It is a judicially accepted theory of the law that a sales tax is imposed as a license or "privilege of transacting the business" tax (see People v. Herbert's of Los Angeles, Inc. (1935), 3 Cal. App. 2d 482, 484 [39 P.2d 829]; Roth Drug, Inc. v. Johnson (1936), supra, 13 Cal. App. 2d 720, 730, 736). Such a tax is expressly authorized by the terms of section 16 (18) of the city charter and, as already noted, was here enacted to provide revenue to pay usual and current city expenses. Also, in section 168, jurisdiction of court actions for collection of license taxes is treated. It is thus indisputable that the charter contemplates the levy of just such a tax as is here in controversy; and it seems apparent that it is included among the "taxes mentioned" in article XV, by the comprehensive reference in section 202 of that article to "all taxes, licenses," etc. To phrase the same proposition differently, manifestly the ordinance provides for a license which is a tax; it seems equally manifest that the words "All taxes, licenses ... and all moneys received" etc., constitute a "mention" of that tax. Moreover, although the only taxes for which detailed provision is made in article XV are ad valorem taxes on property, a study of the article in its entirety discloses that it is contemplated and provided therein that the rate of property taxes shall be fixed for each fiscal year only after the probable revenue from sources other than property taxes, but including all other taxes, has been ascertained. Thus, by section 204, the city auditor is given the duty of annually preparing an estimate of funds needed for the next fiscal year and an estimate of total expected revenue, including income from license taxes but excluding that from property taxes, and an estimate of the amount required to be raised by "taxation in order to meet the necessities" of the city. Whether the word "taxation" as used in the phrase last quoted be taken to refer to property taxes alone, or whether it is considered as either including on the one hand, or requiring a separate estimate of on the other, the sum required to be raised by other methods of taxation in case the council is averse to imposing the full maximum property levy (see § 211, ante) or in case such maximum will fall short of providing adequate funds, the "mention" of license taxes in section 204 cannot realistically and conscionably be [31 Cal. 2d 628] ruled out. The fact that the phrases "city taxes," "delinquent taxes," "its taxes," and "general taxes," as used in sections 205 through 211 have to do with the assessment and collection of property taxes is but consistent with the employment of the same or similar expressions in sections 105, 106, and 209, in which are discussed "city taxes, general and special," "regular city taxes," and "special taxes," and in no sense obliterates the distinct mention of other taxes, including license or privilege taxes, in other sections of article XV. The very fact that specifically descriptive language is used in some of the charter provisions suggests that similarly precise language would have been used to limit the types of tax ordinances not subject to referendum if the freeholders had so intended.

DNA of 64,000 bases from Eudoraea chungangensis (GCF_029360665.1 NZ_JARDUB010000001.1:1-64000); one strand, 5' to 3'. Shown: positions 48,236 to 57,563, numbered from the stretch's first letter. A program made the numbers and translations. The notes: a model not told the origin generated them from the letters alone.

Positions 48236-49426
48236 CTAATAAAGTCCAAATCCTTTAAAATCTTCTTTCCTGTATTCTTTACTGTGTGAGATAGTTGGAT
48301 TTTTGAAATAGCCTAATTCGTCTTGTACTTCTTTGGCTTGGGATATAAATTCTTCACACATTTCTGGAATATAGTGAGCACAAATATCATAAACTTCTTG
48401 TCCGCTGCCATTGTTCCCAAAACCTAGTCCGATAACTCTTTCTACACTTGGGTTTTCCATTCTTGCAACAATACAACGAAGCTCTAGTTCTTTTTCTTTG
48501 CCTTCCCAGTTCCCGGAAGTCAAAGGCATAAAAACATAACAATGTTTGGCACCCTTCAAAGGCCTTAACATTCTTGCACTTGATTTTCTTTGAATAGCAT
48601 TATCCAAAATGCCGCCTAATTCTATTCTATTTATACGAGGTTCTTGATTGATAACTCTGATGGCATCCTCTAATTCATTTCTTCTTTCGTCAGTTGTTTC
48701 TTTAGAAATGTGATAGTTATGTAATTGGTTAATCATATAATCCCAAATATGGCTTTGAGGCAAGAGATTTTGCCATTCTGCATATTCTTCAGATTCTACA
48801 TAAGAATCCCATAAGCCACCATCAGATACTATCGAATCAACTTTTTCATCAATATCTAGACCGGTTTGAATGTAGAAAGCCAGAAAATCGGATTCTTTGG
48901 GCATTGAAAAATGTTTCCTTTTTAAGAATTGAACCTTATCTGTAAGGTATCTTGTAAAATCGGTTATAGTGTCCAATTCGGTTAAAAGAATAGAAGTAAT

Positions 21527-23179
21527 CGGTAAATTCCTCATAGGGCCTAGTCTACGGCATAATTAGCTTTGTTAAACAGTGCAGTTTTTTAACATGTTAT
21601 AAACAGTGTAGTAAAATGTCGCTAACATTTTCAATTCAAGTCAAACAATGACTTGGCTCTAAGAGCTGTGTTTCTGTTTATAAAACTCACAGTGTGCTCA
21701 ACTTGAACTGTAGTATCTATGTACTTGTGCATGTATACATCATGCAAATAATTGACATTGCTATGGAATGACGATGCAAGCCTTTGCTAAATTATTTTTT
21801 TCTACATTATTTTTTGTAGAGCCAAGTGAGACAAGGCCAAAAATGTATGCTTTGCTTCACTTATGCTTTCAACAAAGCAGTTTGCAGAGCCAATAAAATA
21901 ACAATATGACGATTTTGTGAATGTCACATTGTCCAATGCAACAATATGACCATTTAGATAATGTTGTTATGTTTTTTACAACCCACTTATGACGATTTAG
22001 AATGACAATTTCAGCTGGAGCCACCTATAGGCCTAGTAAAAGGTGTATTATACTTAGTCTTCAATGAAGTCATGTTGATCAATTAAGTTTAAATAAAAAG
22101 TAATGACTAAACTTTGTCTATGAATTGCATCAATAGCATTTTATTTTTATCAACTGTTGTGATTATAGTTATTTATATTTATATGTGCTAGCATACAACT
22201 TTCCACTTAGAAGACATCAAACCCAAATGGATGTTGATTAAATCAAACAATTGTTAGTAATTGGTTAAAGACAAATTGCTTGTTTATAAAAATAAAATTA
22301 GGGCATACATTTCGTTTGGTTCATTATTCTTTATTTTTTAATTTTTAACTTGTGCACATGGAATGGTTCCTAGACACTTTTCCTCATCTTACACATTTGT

It is also argued by respondents that the "special taxes" to which reference is made in the last section (number 211) of article XV may be taken to include the sales tax levy. Whatever may be the true encompassment of that phrase we need not here determine because we think the mention of the sales tax in prior sections of the article effectively excludes from the charter referendum provisions the ordinance by which it was imposed.